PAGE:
Cabs are everywhere in Buenos Aires, and if you're in the center of the city, you won't have a problem catching one even in the middle of the night. Cab rides can be extremely cheap, so they're not a bad way to travel. I have heard warnings that you should always call a cab company and have them send one to get you because some cab drivers will rob you. I always just caught a cab on the street, even late at night by myself, and I never had a problem, but that's not to say it doesn't ever happen.
That said, I think the buses are a much more fun and interesting way to get around, unless you're in a rush. If you've got some time, take a COLECTIVO (see below for details).
I have had incredible luck with taxi drivers around the world.. BA being no exception but Claudio Cohen is an exception to the other taxi drivers that i have met ( except of course Ramon with whom I have lost touch).
During this visit, Claudio was there for us, any time of the day or night and almost always punctual.. are you really an argentine I asked him, because of his punctuality!
He is a true porteno, a working class person, with a family and children. working hard to support them and with a cheerful face. He is of Turkish Jewish/Lebanese Jewish ancestry, so we had that also in common. We became such good friends that if i dont call him in the morning and tell him I am alright, he might just show up at the hotel and enquire. It is so good to have such a good taxi driver in Buenos Aires. In fact I have to say that he is the best taxi driver that i have ever met in my travels. People were surprised when I left my luggage with him on my trip north of the country and there he was waiting for us at the airport.. When I had to say good bye to my friend at the airport, Claudio took us to Ezeiza and waited till my friend left and we came back together, counselling my sadness over the recent departure.
If you do meet him, tell him hello from Kadar that is what he calls me ( my hebrew surname)
It was astonishing to look down onto Av. Callao from our hotel balcony and see the whole street crowded with the yellow and black taxis of Buenos Aires. Over 50% of the traffic was solely due to their presence!
For our first day of sight-seeing, we took a long walk to the area of the Casa Rosada (Presidential Palace) so we could take in the ambience of the city at our leisure. However, it was a hot 33 deg C day (90s F) so we were dragging by the afternoon. That was when we took our first taxi ride, from San Telmo district back to our hotel. We were impressed enough that we made their use a regular fixture in our remaining time in the city.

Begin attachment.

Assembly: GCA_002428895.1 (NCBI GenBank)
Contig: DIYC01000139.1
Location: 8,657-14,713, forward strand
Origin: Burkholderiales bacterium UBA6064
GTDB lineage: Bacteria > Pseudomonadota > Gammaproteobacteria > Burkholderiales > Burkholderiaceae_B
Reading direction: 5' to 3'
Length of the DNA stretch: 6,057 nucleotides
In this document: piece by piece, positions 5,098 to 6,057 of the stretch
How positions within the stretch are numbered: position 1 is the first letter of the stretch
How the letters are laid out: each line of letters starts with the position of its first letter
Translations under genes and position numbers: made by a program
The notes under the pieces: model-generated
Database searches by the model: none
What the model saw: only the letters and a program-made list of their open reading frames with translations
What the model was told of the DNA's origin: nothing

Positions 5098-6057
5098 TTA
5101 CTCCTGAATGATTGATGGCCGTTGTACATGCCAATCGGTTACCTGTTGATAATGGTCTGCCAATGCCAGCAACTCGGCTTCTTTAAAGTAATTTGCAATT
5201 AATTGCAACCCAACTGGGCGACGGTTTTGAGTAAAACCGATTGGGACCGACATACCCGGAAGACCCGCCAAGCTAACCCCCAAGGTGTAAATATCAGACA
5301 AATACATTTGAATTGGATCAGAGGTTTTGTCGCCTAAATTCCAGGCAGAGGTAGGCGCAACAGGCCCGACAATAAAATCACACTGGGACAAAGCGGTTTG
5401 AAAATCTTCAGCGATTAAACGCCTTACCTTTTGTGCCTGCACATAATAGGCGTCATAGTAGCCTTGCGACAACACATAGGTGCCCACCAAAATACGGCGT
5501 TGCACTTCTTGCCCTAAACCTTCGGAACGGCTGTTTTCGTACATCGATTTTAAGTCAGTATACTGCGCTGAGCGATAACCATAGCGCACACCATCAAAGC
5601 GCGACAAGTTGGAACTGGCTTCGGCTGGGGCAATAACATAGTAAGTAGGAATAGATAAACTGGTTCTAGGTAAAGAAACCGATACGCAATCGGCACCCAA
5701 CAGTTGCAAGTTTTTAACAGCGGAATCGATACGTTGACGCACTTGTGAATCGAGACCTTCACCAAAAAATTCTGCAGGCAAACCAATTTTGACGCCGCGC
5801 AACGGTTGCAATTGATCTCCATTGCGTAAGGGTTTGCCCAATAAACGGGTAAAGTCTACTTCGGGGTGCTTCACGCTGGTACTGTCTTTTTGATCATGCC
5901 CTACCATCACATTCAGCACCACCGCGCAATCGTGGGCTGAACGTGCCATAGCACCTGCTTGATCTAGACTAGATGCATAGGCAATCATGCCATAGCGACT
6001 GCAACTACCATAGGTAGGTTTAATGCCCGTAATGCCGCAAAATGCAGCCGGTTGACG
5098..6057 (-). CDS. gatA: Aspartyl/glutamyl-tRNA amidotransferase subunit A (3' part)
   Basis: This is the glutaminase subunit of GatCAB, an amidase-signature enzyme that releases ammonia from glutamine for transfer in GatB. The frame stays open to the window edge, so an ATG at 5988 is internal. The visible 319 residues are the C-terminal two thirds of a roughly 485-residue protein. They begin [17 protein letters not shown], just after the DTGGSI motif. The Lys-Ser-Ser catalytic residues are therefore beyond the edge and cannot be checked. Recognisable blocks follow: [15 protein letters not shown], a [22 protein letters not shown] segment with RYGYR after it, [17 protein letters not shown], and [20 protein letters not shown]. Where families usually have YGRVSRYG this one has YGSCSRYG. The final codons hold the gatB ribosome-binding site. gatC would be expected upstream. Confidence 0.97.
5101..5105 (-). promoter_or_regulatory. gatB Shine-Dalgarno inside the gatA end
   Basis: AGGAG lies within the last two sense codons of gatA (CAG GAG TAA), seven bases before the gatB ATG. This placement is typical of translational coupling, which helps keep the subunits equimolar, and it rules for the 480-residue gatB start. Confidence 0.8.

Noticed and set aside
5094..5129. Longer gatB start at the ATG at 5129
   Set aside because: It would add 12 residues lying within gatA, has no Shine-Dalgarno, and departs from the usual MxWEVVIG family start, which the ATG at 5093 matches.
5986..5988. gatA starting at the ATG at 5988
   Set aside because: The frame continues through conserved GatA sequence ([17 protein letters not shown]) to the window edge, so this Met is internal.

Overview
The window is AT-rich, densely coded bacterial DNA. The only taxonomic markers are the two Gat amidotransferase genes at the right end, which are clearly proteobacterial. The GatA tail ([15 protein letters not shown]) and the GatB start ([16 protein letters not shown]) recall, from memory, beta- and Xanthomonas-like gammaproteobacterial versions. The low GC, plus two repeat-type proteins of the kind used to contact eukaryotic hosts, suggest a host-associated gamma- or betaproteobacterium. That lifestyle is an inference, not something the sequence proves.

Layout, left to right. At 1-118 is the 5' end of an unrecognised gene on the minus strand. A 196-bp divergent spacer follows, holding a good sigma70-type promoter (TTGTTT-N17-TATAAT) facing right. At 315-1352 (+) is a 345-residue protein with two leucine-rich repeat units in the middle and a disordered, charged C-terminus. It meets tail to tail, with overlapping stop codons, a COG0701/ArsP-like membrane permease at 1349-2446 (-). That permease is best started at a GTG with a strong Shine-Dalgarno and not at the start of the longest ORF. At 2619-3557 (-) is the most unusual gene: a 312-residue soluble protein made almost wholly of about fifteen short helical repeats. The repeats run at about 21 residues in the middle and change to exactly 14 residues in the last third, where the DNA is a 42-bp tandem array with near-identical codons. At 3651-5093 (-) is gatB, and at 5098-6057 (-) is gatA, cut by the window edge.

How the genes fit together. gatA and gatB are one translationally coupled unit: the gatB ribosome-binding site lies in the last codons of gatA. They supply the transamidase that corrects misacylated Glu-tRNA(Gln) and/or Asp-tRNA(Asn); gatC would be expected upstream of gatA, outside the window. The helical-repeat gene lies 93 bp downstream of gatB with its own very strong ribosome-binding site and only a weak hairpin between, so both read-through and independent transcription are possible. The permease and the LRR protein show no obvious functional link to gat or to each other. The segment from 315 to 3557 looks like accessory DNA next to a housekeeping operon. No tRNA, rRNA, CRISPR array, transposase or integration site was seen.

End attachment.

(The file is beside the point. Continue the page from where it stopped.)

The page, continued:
Step to the side of a curb anywhere in the city and 'whoosh' a taxi will pull up within 30 seconds. Ours all had the standard meter (and this is the type recommended) set at A$1.60 (US$0.55) as a base fare. These guys can negotiate the streets around BA without problems and we never seemed to get stuck in a traffic jam. A typical fare from our central hotel to the more distant Recoleta or La Boca districts was about A$6 (US$2) - hard to beat that!
I found it useful to have a small slip of paper with my destination written on it ('Callao 292' for instance) to avoid any possible language confusion! It is customary to tip the driver by rounding the fare up to the next A$ value (5.60 becomes 6.00).
Other people have said that to get a taxi in Buenos Aires you should call for a radio taxi. Hogwash!!! In my 2 trips in less than a year I have taken over 200 different taxis and I've always hailed them on the streets and never had any problems.
Just know what to look for when you are hailing a taxi. Look for a logo on the front door that say it's a radio taxi. Also look to see that there is a company logo on the back door. When you look in at the back seat, look for a licsense to be hanging from on the back of one of the front seats. If one or more of these are not present, then wave away the taxi and hail another one.
Not to say this is foolproof. There are 40,000+ taxis in Buenos Aires and there is bound to be some crooked taxi drivers. Just keep an eye on where he is taking you and if something doesn't feel right, then ask him to stop and get out. Also, never get into taxi from a tourist area, such as the Colon theatre. Walk a few blocks and grab a taxi from there.
Taxis are everywhere and very cheap. Most trips in and around Buenos Aires is between $4 - $10 pesos.
Well, I often read that you should use "radio taxis" in BsAs for security or whatever...
This tip is a bit useless (or outdated?) if you don't know the name of a certain service, because it is hard to find a taxi *without* the word "radio" printed somewhere ;-)
Update: Used them at my last day to get to the bus terminal.
From Corrientes (near Callao) to the Terminal: ca. 15 minutes and 5,80 peso
and he took the shortest possible way, so my experience is quite good (but only one ride)